+ Drivers should provide their channel (so the new endpoint would bind
+ to the same remote processor their channel belongs to), an rx callback
+ function, an optional private data (which is provided back when the
+ rx callback is invoked), and an address they want to bind with the
+ callback. If addr is RPMSG_ADDR_ANY, then rpmsg_create_ept will
+ dynamically assign them an available rpmsg address (drivers should have
+ a very good reason why not to always use RPMSG_ADDR_ANY here).
+
+ Returns a pointer to the endpoint on success, or NULL on error.
+
+ void rpmsg_destroy_ept(struct rpmsg_endpoint *ept);
+ - destroys an existing rpmsg endpoint. user should provide a pointer
+ to an rpmsg endpoint that was previously created with rpmsg_create_ept().
+
+ int register_rpmsg_driver(struct rpmsg_driver *rpdrv);
+ - registers an rpmsg driver with the rpmsg bus. user should provide
+ a pointer to an rpmsg_driver struct, which contains the driver's
+ ->probe() and ->remove() functions, an rx callback, and an id_table
+ specifying the names of the channels this driver is interested to
+ be probed with.
+
+ void unregister_rpmsg_driver(struct rpmsg_driver *rpdrv);
+ - unregisters an rpmsg driver from the rpmsg bus. user should provide
+ a pointer to a previously-registered rpmsg_driver struct.
+ Returns 0 on success, and an appropriate error value on failure.
+
+
+3. Typical usage
+
+The following is a simple rpmsg driver, that sends an "hello!" message
+on probe(), and whenever it receives an incoming message, it dumps its
+content to the console.
+
+#include <linux/kernel.h>
+#include <linux/module.h>
+#include <linux/rpmsg.h>
+
+static void rpmsg_sample_cb(struct rpmsg_channel *rpdev, void *data, int len,
+ void *priv, u32 src)
+{
+ print_hex_dump(KERN_INFO, "incoming message:", DUMP_PREFIX_NONE,
+ 16, 1, data, len, true);
+}
+
+static int rpmsg_sample_probe(struct rpmsg_channel *rpdev)
+{
+ int err;
+
+ dev_info(&rpdev->dev, "chnl: 0x%x -> 0x%x\n", rpdev->src, rpdev->dst);
+
+ /* send a message on our channel */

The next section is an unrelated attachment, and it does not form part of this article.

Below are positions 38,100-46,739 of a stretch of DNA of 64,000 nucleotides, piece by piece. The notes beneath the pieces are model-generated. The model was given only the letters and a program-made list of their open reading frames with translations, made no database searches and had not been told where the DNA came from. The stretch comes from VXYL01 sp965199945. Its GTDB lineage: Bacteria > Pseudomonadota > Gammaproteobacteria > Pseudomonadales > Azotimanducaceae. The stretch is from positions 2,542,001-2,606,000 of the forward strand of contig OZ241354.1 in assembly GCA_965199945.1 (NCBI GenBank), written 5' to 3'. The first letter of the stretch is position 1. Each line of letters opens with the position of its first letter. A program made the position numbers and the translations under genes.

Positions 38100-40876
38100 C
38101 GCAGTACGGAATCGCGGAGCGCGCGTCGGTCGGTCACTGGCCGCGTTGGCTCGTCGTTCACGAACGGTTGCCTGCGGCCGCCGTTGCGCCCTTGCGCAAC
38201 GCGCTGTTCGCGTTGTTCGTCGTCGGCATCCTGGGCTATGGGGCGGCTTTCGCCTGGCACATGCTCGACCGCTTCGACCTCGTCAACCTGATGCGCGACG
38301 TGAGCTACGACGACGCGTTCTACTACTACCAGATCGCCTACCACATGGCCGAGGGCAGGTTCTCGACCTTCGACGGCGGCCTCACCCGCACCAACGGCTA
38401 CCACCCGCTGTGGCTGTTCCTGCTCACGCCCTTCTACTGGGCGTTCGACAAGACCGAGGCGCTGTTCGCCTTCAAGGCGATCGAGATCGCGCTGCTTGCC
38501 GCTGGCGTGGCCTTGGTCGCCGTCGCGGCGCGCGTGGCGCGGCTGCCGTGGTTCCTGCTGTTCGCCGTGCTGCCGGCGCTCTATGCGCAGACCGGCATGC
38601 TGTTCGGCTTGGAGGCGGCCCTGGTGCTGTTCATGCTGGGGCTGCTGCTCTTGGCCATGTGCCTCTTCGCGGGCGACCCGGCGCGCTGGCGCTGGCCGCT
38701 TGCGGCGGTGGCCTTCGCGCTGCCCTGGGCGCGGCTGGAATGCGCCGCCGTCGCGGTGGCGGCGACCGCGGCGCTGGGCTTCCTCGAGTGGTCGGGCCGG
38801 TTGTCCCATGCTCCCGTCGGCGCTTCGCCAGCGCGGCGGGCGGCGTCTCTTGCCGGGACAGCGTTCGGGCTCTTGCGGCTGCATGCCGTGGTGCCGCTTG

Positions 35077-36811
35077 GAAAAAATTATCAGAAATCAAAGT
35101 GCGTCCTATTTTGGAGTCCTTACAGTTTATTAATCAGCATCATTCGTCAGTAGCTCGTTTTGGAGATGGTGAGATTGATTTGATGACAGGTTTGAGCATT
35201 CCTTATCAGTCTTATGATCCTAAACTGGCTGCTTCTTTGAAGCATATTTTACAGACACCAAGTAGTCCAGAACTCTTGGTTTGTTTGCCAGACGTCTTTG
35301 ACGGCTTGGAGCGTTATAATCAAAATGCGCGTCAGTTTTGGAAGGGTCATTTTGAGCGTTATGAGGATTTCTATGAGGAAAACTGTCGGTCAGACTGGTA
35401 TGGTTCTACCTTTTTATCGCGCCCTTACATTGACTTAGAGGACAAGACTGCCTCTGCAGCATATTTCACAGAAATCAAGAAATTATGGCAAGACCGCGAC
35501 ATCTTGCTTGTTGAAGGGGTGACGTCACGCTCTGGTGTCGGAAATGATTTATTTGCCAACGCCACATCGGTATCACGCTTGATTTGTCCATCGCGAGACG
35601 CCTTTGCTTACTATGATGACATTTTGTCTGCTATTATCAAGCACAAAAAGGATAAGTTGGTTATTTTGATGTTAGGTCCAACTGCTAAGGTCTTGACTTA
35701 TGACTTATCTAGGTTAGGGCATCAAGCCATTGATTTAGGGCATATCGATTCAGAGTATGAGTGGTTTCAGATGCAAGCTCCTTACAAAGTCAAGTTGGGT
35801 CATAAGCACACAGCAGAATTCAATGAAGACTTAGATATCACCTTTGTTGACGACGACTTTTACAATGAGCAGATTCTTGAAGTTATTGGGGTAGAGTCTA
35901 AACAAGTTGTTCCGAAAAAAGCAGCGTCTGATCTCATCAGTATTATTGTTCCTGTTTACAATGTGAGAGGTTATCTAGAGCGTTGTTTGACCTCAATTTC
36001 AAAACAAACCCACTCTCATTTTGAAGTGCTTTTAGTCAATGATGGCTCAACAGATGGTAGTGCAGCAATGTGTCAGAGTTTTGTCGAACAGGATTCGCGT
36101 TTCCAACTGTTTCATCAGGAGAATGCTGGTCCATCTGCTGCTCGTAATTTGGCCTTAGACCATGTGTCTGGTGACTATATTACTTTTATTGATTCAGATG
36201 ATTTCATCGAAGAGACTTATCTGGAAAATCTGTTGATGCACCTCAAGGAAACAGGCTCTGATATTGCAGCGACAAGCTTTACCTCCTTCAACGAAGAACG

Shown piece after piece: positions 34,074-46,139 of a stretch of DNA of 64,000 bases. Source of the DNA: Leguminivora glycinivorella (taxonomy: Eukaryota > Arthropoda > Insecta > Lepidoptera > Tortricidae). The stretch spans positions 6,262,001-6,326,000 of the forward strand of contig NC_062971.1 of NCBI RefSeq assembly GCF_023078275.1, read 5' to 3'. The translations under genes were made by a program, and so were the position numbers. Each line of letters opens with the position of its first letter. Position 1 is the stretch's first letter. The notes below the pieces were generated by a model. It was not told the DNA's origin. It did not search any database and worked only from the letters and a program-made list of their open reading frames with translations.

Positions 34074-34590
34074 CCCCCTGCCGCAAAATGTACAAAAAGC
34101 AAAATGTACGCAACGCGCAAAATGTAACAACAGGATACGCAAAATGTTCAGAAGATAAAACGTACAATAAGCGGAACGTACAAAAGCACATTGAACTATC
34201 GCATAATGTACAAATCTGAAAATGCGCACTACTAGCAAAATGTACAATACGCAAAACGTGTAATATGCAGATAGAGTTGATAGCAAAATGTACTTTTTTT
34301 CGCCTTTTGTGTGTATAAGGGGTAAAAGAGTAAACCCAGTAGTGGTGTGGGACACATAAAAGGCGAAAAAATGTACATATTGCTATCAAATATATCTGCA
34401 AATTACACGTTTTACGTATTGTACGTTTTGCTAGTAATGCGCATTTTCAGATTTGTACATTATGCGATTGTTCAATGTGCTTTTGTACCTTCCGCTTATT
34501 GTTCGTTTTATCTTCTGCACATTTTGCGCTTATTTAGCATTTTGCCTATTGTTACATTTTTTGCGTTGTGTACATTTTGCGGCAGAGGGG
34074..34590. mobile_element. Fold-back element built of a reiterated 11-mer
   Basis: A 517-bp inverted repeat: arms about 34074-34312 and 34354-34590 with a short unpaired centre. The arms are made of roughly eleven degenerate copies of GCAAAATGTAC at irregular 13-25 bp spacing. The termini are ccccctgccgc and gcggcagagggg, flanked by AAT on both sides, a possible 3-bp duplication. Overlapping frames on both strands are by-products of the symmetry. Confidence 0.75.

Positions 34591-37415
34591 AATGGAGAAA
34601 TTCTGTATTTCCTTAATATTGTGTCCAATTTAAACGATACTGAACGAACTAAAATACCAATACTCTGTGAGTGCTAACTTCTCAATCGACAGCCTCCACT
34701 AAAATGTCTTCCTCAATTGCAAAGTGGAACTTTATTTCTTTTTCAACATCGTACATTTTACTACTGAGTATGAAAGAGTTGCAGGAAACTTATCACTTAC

+ err = rpmsg_send(rpdev, "hello!", 6);
+ if (err) {
+ pr_err("rpmsg_send failed: %d\n", err);
+ return err;
+ }
+
+ return 0;
+}
+
+static void __devexit rpmsg_sample_remove(struct rpmsg_channel *rpdev)
+{
+ dev_info(&rpdev->dev, "rpmsg sample client driver is removed\n");
+}
+
+static struct rpmsg_device_id rpmsg_driver_sample_id_table[] = {
+ { .name = "rpmsg-client-sample" },
+ { },
+};
+MODULE_DEVICE_TABLE(rpmsg, rpmsg_driver_sample_id_table);
+
+static struct rpmsg_driver rpmsg_sample_client = {
+ .drv.name = KBUILD_MODNAME,
+ .drv.owner = THIS_MODULE,
+ .id_table = rpmsg_driver_sample_id_table,
+ .probe = rpmsg_sample_probe,
+ .callback = rpmsg_sample_cb,
+ .remove = __devexit_p(rpmsg_sample_remove),
+};
+
+static int __init init(void)
+{
+ return register_rpmsg_driver(&rpmsg_sample_client);
+}
+module_init(init);
+
+static void __exit fini(void)
+{
+ unregister_rpmsg_driver(&rpmsg_sample_client);
+}
+module_exit(fini);
+
+Note: a similar sample which can be built and loaded can be found
+in samples/rpmsg/.
+
+4. Allocations of rpmsg channels:
+
+At this point we only support dynamic allocations of rpmsg channels.
+
+This is possible only with remote processors that have the VIRTIO_RPMSG_F_NS
+virtio device feature set. This feature bit means that the remote
+processor supports dynamic name service announcement messages.
+
+When this feature is enabled, creation of rpmsg devices (i.e. channels)
+is completely dynamic: the remote processor announces the existence of a
+remote rpmsg service by sending a name service message (which contains
+the name and rpmsg addr of the remote service, see struct rpmsg_ns_msg).
+
+This message is then handled by the rpmsg bus, which in turn dynamically
+creates and registers an rpmsg channel (which represents the remote service).
+If/when a relevant rpmsg driver is registered, it will be immediately probed
+by the bus, and can then start sending messages to the remote service.
+
+The plan is also to add static creation of rpmsg channels via the virtio
+config space, but it's not implemented yet.
View
@@ -134,6 +134,8 @@ source "drivers/iommu/Kconfig"
source "drivers/remoteproc/Kconfig"
+source "drivers/rpmsg/Kconfig"
+
source "drivers/virt/Kconfig"
source "drivers/devfreq/Kconfig"
View
@@ -127,6 +127,7 @@ obj-$(CONFIG_HWSPINLOCK) += hwspinlock/
obj-$(CONFIG_NFC) += nfc/
obj-$(CONFIG_IOMMU_SUPPORT) += iommu/
obj-$(CONFIG_REMOTEPROC) += remoteproc/
+obj-$(CONFIG_RPMSG) += rpmsg/
# Virtualization drivers
obj-$(CONFIG_VIRT_DRIVERS) += virt/
View
@@ -0,0 +1,5 @@
+# RPMSG always gets selected by whoever wants it
+config RPMSG
+ tristate
+ select VIRTIO
+ select VIRTIO_RING
View
@@ -0,0 +1 @@
+obj-$(CONFIG_RPMSG) += virtio_rpmsg_bus.o